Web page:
What you should know before you go on holiday with a new partner



If you and your new love interest are enjoying each other’s company it’s natural to want to spend all the time you can together, rather than just the occasional evening or weekend. Early in the relationship, especially if you live far apart, a holiday can seem like the perfect solution.

In order for it to be a positive and enjoyable experience it’s worth putting some time and effort into the planning. It’s important that you both have equal input and the holiday is something you embark on ‘together’ rather than all the emphasis being on one person. You probably don’t know each other well enough yet to make assumptions about what the other would like.

Where would you like to go?

This is the first hurdle you’ll have to overcome as a couple but it’ll only be a difficult choice if you have very different ideas of what you want from your time away together.

Before you start trying to choose a destination talk about the kind of things you’re both hoping for. Somewhere near home, for a short period of time, is often the best choice early in a relationship, especially if you haven’t yet spent long periods of time together. A shortlist you both agree on will make it easier to research the available options which fit within your timings and budget.

When are you both available?

For busy, working people this can often be a difficult one to negotiate unless you decide to make your first holiday a long weekend.

It’s important to be as open minded and flexible as you can. Good communication is essential, so negotiate a time to suit you both and allow enough time for planning and preparations.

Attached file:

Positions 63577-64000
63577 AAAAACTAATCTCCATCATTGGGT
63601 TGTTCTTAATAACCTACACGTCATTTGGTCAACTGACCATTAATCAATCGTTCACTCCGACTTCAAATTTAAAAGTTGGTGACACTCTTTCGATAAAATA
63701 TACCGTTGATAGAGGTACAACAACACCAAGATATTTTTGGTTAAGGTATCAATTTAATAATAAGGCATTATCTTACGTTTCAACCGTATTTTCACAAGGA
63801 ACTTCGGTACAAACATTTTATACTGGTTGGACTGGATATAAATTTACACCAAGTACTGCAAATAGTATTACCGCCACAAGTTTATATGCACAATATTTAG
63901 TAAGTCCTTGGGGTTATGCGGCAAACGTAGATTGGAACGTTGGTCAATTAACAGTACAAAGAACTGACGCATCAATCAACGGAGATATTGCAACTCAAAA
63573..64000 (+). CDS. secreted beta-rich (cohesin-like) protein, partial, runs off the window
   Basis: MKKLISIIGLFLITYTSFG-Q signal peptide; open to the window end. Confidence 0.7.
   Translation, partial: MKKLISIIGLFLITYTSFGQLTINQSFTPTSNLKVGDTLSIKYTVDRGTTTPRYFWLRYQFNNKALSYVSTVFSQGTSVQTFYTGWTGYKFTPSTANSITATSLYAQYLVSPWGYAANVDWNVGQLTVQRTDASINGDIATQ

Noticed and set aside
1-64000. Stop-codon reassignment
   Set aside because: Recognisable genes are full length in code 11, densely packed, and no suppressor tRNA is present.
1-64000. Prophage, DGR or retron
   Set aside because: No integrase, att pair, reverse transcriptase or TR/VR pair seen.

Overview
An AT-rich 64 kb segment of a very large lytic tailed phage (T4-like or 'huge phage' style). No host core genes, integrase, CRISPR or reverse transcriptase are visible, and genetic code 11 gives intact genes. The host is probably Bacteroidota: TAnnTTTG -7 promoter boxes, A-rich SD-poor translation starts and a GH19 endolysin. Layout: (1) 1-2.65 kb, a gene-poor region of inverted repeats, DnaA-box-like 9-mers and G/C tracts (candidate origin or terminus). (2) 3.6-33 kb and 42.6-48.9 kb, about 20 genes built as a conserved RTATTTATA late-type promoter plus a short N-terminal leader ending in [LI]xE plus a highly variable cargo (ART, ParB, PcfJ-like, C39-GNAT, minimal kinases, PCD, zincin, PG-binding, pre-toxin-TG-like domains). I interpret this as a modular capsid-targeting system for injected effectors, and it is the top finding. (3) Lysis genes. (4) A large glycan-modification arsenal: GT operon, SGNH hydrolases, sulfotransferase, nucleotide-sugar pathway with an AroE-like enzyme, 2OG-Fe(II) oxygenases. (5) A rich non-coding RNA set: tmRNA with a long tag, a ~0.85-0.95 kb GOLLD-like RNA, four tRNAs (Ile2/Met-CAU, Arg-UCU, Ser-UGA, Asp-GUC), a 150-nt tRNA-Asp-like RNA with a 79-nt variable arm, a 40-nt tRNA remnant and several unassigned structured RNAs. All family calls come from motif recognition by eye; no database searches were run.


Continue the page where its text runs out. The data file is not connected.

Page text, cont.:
What kind of things do you want to do?

The time away together is a chance for you to get to know each other on a deeper level and deciding what activities you might engage in while you’re away can be very revealing. It’s sometimes the first holiday that shows up any glaring incompatibility but it can also bring you closer together, as you realise you have more in common than you ever realised.

If one of you is excited about staying up all night dancing and the other is planning to take a brisk walk every morning before breakfast, then it’s better to find this out before you go.

Who is responsible for what?

Money can be a real source of anxiety and tension when you’re away with someone. Although it may be uncomfortable it’s better to talk it all through before you go. Will you each be paying half of every bill or will you have a joint holiday fund? If your budget is very different this too needs to be discussed and a compromise sought. If these things aren’t talked about openly, what should be a romantic trip can turn into a nightmare, which puts too much pressure on your new relationship.

What are your expectations of each other?

What are the sleeping arrangements? Maybe it’s obvious from the beginning but again it’s worth checking whether you’re both on the same page. Are you expecting to spend every waking moment together or will it be okay to take some time out by yourself? Will you be checking emails and ringing your mates or are you going to have a technology-free holiday?

While this may all seem a bit prescriptive, it’s worth talking things through before you book that all-important first holiday. You’ll likely find they come up naturally in conversation. It’s better to deal with the possible discomfort of a conversation than the real discomfort of a holiday with someone you find you really don’t get along with.

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